An Abercrombie and Fitch manager declined to hire Samantha Elauf, then 17 years old, at a Tulsa, Okla., store because the head scarf she wore to a job interview violated the company’s “look policy,” a dress code requiring staff to wear attire similar to what the store sells.

While managers correctly believed Ms. Elauf was a Muslim, she didn’t tell them her religion and its requirements, so the company's position is that it shouldn’t be liable for discrimination. To do so, A&F lawyers claim, “is asking employers to treat applicants differently based on stereotypes or assumption about whether something is likely a religious practice.”

Ugh.  Look policies and a connection to religious beliefs.  How you feel about this probably depends on whether you think candidates should always identify any personal appearance markers (head scarf, beards, etc) as being representative of religious beliefs.

If they identify, there's no question.  But it they don't identify, should you have the right as an employer to dismiss as a candidate based on something as nebulous as "look policy"?

Double ugh.

Here's a couple of Supreme Court Justices weighing in over the last week:

JUSTICE ALITO: "All right. Let's say four people show up for a job interview at Abercrombie. And this is going to sound like a joke, but, you know, it's not. (Laughter.) So the first is a Sikh man wearing a turban; the second is a Hasidic man wearing a hat; the third is a Muslim woman wearing a hijab; the fourth is a Catholic nun in a habit. Now, do you think ... that those people have to say, 'We just want to tell you, we're dressed this way for a religious reason. We’re not just trying to make a fashion statement.'?"

JUSTICE KAGAN: "But you're essentially saying that the problem with the rule is that it requires Abercrombie to engage in what might be thought of as an awkward conversation, to ask some questions. Now, people can disagree about whether one can ask those questions in a way that's awkward at all, but you’re saying we should structure the whole legal system to make sure that there is no possibility of that awkward conversation ever taking place. But the alternative to that rule is a rule where Abercrombie just gets to say, 'We're going to stereotype people and prevent them from getting jobs. We'll never have the awkward conversation because we're just going to cut these people out and make sure that they never become Abercrombie employees.' Now, between those two options, the option of using a stereotype to make sure that somebody never gets a job and using a stereotype to have an awkward conversation, which does this statute seem to think is the worst problem?"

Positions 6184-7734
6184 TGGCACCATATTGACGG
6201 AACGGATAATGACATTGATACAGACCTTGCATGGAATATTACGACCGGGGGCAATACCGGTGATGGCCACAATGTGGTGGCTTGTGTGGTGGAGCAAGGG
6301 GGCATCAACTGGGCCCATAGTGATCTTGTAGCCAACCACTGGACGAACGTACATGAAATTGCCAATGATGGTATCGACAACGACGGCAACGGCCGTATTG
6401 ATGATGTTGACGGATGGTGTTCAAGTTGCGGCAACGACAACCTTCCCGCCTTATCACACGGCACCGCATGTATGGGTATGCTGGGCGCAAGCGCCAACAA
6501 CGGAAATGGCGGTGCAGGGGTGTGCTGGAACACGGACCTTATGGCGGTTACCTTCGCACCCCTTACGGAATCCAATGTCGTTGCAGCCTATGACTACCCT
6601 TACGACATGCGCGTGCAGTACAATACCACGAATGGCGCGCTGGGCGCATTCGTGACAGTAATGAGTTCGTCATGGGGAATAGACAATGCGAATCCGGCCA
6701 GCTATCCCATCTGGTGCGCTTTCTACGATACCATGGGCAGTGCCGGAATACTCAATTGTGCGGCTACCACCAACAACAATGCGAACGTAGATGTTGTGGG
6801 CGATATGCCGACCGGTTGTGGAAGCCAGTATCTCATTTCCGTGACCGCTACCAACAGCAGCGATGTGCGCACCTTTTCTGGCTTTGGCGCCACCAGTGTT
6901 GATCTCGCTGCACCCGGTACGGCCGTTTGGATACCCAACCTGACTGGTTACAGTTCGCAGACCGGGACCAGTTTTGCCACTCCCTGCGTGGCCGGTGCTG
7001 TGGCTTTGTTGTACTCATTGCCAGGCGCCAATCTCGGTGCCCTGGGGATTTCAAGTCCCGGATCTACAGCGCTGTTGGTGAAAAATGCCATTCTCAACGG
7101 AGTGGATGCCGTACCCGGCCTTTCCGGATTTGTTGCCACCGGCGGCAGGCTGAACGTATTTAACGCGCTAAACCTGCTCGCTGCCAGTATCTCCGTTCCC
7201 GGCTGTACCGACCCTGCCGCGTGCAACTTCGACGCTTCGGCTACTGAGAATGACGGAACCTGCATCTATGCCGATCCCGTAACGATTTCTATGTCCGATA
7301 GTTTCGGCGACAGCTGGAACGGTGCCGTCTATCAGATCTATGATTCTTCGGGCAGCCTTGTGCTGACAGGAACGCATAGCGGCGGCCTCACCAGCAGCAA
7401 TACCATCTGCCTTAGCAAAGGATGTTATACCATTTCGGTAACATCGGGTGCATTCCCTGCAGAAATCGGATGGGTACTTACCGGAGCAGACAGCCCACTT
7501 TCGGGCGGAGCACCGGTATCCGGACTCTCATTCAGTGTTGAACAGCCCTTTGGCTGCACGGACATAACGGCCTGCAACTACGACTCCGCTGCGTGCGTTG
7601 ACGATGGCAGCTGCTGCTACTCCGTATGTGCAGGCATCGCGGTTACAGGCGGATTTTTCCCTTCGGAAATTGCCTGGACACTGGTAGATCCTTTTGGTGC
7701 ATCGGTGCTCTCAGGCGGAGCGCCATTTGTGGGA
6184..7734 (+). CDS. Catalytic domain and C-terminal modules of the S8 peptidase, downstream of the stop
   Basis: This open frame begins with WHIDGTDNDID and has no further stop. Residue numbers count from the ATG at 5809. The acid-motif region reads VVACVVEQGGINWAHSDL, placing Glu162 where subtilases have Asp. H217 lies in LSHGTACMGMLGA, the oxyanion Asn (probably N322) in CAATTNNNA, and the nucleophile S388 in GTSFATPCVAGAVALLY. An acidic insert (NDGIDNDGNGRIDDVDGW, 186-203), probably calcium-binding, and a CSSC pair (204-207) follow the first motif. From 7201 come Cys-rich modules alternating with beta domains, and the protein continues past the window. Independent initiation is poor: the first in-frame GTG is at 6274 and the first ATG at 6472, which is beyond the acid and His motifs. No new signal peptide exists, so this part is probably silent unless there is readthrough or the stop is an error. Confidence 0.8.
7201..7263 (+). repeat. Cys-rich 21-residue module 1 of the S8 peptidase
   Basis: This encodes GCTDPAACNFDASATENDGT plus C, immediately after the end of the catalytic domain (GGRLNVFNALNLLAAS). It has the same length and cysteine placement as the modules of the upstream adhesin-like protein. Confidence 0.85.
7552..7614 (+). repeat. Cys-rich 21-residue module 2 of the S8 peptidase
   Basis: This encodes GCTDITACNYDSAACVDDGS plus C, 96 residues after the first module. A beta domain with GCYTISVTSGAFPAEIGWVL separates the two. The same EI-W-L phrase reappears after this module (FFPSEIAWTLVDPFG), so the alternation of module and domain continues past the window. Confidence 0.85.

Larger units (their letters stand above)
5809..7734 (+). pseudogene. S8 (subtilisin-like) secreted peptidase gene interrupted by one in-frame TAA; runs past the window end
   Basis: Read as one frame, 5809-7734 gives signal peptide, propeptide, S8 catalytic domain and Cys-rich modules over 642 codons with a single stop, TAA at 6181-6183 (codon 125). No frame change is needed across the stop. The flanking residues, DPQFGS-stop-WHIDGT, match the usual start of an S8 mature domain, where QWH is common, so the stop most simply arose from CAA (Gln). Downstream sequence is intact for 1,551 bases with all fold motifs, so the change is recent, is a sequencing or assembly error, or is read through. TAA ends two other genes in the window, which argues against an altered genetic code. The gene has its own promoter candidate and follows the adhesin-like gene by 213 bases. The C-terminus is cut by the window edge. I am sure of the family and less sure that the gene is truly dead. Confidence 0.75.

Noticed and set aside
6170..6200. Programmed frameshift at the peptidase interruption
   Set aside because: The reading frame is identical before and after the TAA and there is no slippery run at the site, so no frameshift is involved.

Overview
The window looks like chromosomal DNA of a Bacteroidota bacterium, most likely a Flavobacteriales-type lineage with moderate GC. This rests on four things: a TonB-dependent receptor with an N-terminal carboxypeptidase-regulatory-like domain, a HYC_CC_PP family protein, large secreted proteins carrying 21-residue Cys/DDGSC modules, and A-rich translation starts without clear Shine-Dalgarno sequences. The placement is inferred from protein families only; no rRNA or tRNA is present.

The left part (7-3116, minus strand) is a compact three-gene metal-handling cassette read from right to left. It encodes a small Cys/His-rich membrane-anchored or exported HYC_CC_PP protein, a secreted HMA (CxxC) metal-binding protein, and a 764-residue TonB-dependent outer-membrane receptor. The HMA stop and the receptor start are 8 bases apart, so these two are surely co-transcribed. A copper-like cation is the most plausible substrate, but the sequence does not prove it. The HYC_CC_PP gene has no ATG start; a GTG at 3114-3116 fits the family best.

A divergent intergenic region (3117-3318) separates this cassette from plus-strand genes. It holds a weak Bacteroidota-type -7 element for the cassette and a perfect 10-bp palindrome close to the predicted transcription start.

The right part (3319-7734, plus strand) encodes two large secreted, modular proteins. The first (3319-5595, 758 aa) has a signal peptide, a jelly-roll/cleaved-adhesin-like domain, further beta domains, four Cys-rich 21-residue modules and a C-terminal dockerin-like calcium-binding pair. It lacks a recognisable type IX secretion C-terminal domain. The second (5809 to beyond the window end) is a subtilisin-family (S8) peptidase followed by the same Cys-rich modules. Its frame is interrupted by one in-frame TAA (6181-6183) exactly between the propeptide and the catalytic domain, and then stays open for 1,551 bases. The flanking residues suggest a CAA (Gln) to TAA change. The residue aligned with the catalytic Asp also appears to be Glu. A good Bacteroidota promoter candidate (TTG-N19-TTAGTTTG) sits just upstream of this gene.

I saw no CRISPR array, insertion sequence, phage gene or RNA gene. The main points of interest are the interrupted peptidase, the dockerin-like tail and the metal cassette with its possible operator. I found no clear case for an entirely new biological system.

It will be interesting to see how this one comes back.

BTW, Elauf if now employed at an Urban Outfitters location.  No joke.  They hired her, and it would seem their look policy is a little different that A&Fs - which is probably apparent to EVERYONE.


The Non-Compete Sliding Scale: Degree of Talent vs. Quality of HR Pro...

Got a call from a good friend who had been presented with the first non-compete of her career to sign.  Her questions were good ones - what should I do? - and more importantly - Am I allowed to ask questions?  How is asking questions perceived by HR?

Non-competes are shrouded in mystery to many.  I won't debate the merits or enforceability of non-competes with this post, but I will shed some light to the uninitiated on how asking questions regarding a non-compete you've been presented with is perceived in the HR community.

Like all things in life, how asking questions about a non-compete is perceived depends on who's asking... and who's listening.  The reaction to your questions is based on a sliding scale of how talented you are, and how the HR Pro fielding your questions views the world:

1. The more talented you are, the more it's expected that you'll have questions.  Early career or commodity talent usually doesn't have a lot of questions about non-completes, and that's because they're not thinking too much about their next step.  Conversely, the more talented an individual is in their field, the more they've thought about their next step, including possibilities outside their company.  Smart companies and managers understand this, so the more talented or highly regarded you are in your field, the more questions are expected.

2. The quality of the HR Pro fielding your question also matters when attempting to work through non-compete issues.  If you're dealing with an HR Pro who views the world as a pure administrator, it's likely he or she will simply be trying to check the box (got all the non-competes signed) and nothing more.  However, if you're dealing with an HR Pro who views the world from a talent perspective (actively recruits, interested in things like performance management, succession planning, etc.), they expect a talented person is going to have questions.

The sliding scale described above is alive and well in organizations when you're presented with a non-compete.  If your company presents you with a non-compete, it's likely you need to sign it to remain employed, but the more talented you are, the more it's expected that you'll ask questions.  If you're talented (and you need to look inward on that one), and if you run into a HR Pro who doesn't really seem interested in discussing the specifics, the advice is pretty simple:

Escalate it to your line manager for discussion.  Odds are your manager will understand your questions where the administrative personnel FTE did not.